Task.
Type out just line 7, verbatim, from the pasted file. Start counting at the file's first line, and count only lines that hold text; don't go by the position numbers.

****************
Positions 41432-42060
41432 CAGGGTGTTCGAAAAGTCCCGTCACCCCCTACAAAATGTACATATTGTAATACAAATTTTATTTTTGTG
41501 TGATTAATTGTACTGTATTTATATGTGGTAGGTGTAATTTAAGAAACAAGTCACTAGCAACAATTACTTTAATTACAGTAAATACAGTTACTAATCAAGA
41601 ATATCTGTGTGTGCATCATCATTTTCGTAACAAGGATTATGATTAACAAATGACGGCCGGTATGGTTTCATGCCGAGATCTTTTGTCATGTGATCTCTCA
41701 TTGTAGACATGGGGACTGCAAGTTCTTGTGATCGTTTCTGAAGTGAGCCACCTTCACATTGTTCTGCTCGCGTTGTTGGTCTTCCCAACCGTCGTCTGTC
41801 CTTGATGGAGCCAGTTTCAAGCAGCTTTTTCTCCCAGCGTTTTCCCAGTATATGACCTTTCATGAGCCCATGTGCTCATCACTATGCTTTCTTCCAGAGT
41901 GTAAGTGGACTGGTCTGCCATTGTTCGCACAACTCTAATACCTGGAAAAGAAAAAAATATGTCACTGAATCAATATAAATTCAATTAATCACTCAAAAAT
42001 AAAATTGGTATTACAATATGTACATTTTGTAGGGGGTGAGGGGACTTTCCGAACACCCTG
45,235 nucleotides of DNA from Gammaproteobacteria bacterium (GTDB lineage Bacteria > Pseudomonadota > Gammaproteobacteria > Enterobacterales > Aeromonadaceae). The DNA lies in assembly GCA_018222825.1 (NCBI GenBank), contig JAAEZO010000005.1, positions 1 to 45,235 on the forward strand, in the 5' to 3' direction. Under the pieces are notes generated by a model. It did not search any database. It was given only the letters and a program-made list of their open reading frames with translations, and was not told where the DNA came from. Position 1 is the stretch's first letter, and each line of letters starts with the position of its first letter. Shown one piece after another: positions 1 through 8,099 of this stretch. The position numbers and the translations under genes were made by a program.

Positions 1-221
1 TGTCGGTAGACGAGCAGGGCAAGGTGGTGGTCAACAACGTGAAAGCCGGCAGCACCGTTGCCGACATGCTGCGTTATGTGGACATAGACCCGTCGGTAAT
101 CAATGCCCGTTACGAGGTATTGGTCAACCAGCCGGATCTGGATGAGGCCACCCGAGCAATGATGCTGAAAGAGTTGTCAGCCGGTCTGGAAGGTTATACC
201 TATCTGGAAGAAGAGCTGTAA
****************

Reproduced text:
41901 GTAAGTGGACTGGTCTGCCATTGTTCGCACAACTCTAATACCTGGAAAAGAAAAAAATATGTCACTGAATCAATATAAATTCAATTAATCACTCAAAAAT